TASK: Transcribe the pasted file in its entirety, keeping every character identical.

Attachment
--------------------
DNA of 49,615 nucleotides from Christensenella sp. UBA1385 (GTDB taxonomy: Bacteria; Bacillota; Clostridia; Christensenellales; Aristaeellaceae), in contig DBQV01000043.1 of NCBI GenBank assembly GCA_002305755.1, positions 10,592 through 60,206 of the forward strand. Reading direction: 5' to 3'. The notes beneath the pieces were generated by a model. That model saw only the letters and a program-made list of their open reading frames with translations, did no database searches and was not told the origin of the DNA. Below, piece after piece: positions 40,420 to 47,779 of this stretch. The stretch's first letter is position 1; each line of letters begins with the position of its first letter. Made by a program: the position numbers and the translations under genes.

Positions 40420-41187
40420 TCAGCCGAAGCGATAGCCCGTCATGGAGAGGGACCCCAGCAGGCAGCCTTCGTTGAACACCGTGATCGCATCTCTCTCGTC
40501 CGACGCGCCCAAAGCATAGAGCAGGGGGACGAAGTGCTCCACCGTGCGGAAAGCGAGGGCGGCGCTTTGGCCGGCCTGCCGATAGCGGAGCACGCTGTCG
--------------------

DNA of 49,615 nucleotides from Christensenella sp. UBA1385 (GTDB taxonomy: Bacteria; Bacillota; Clostridia; Christensenellales; Aristaeellaceae), in contig DBQV01000043.1 of NCBI GenBank assembly GCA_002305755.1, positions 10,592 through 60,206 of the forward strand. Reading direction: 5' to 3'. The notes beneath the pieces were generated by a model. That model saw only the letters and a program-made list of their open reading frames with translations, did no database searches and was not told the origin of the DNA. Below, piece after piece: positions 40,420 to 47,779 of this stretch. The stretch's first letter is position 1; each line of letters begins with the position of its first letter. Made by a program: the position numbers and the translations under genes.

Positions 40420-41187
40420 TCAGCCGAAGCGATAGCCCGTCATGGAGAGGGACCCCAGCAGGCAGCCTTCGTTGAACACCGTGATCGCATCTCTCTCGTC
40501 CGACGCGCCCAAAGCATAGAGCAGGGGGACGAAGTGCTCCACCGTGCGGAAAGCGAGGGCGGCGCTTTGGCCGGCCTGCCGATAGCGGAGCACGCTGTCG